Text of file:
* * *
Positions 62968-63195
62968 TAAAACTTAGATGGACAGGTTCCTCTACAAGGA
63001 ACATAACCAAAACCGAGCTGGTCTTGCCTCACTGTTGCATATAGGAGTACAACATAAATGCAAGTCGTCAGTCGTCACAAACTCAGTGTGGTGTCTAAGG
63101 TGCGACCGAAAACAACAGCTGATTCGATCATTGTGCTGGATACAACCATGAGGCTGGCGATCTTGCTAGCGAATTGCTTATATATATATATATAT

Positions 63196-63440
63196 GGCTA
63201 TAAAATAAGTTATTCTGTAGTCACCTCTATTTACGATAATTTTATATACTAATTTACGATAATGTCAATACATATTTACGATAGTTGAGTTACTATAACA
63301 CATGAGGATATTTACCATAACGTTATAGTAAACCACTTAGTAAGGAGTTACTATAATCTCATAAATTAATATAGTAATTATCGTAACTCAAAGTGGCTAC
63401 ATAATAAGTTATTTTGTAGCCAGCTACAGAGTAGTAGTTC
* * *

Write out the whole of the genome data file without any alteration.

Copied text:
Positions 62968-63195
62968 TAAAACTTAGATGGACAGGTTCCTCTACAAGGA
63001 ACATAACCAAAACCGAGCTGGTCTTGCCTCACTGTTGCATATAGGAGTACAACATAAATGCAAGTCGTCAGTCGTCACAAACTCAGTGTGGTGTCTAAGG
63101 TGCGACCGAAAACAACAGCTGATTCGATCATTGTGCTGGATACAACCATGAGGCTGGCGATCTTGCTAGCGAATTGCTTATATATATATATATAT

Positions 63196-63440
63196 GGCTA
63201 TAAAATAAGTTATTCTGTAGTCACCTCTATTTACGATAATTTTATATACTAATTTACGATAATGTCAATACATATTTACGATAGTTGAGTTACTATAACA
63301 CATGAGGATATTTACCATAACGTTATAGTAAACCACTTAGTAAGGAGTTACTATAATCTCATAAATTAATATAGTAATTATCGTAACTCAAAGTGGCTAC
63401 ATAATAAGTTATTTTGTAGCCAGCTACAGAGTAGTAGTTC